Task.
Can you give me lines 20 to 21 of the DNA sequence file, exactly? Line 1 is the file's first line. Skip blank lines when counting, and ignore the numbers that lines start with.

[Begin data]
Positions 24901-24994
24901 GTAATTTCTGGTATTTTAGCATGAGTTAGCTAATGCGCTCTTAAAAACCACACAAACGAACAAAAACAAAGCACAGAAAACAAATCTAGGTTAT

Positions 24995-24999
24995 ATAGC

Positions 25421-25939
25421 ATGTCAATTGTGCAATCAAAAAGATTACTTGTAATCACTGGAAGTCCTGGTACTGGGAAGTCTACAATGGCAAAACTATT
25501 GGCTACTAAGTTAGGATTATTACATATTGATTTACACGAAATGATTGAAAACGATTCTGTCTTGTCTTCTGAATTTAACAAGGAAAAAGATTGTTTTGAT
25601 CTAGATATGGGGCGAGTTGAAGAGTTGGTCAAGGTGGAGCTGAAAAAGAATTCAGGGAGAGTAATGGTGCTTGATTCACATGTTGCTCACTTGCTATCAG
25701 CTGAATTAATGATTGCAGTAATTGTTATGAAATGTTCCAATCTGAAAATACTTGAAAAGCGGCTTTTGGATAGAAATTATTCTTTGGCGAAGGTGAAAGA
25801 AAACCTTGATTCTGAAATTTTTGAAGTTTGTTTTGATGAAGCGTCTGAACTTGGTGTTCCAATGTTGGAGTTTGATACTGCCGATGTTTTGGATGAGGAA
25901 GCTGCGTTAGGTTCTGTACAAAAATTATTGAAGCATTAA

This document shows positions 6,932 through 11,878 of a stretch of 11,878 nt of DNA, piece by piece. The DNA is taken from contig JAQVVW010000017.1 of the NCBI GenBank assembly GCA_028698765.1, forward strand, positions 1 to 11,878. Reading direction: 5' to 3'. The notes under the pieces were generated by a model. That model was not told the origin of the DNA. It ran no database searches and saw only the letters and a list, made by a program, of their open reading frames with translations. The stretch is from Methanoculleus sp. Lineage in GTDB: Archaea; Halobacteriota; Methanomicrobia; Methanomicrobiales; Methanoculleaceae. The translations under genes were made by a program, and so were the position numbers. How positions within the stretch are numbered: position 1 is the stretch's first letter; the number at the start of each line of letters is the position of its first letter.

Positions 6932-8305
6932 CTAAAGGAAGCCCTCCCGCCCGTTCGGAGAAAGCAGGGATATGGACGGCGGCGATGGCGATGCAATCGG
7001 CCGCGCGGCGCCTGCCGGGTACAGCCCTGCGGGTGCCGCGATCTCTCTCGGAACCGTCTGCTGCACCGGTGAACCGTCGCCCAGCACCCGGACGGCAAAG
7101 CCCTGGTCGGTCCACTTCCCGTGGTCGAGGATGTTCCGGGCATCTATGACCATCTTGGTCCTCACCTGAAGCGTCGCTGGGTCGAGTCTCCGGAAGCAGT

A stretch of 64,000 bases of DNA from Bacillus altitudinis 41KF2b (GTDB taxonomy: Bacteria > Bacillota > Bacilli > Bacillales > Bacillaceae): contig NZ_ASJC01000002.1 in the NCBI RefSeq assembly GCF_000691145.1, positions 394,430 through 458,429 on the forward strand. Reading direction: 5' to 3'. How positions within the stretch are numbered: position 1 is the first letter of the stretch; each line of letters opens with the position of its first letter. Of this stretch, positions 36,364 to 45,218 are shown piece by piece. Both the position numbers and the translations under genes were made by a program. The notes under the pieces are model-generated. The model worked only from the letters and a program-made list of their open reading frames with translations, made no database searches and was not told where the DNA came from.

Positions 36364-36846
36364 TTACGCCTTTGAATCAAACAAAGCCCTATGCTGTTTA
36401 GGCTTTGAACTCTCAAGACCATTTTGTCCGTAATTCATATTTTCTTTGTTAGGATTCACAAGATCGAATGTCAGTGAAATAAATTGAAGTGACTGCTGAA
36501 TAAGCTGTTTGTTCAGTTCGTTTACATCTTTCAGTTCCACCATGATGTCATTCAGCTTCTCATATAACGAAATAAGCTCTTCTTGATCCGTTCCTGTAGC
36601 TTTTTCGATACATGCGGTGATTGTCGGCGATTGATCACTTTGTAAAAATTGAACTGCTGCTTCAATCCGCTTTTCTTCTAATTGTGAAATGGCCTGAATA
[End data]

36401 GGCTTTGAACTCTCAAGACCATTTTGTCCGTAATTCATATTTTCTTTGTTAGGATTCACAAGATCGAATGTCAGTGAAATAAATTGAAGTGACTGCTGAA
36501 TAAGCTGTTTGTTCAGTTCGTTTACATCTTTCAGTTCCACCATGATGTCATTCAGCTTCTCATATAACGAAATAAGCTCTTCTTGATCCGTTCCTGTAGC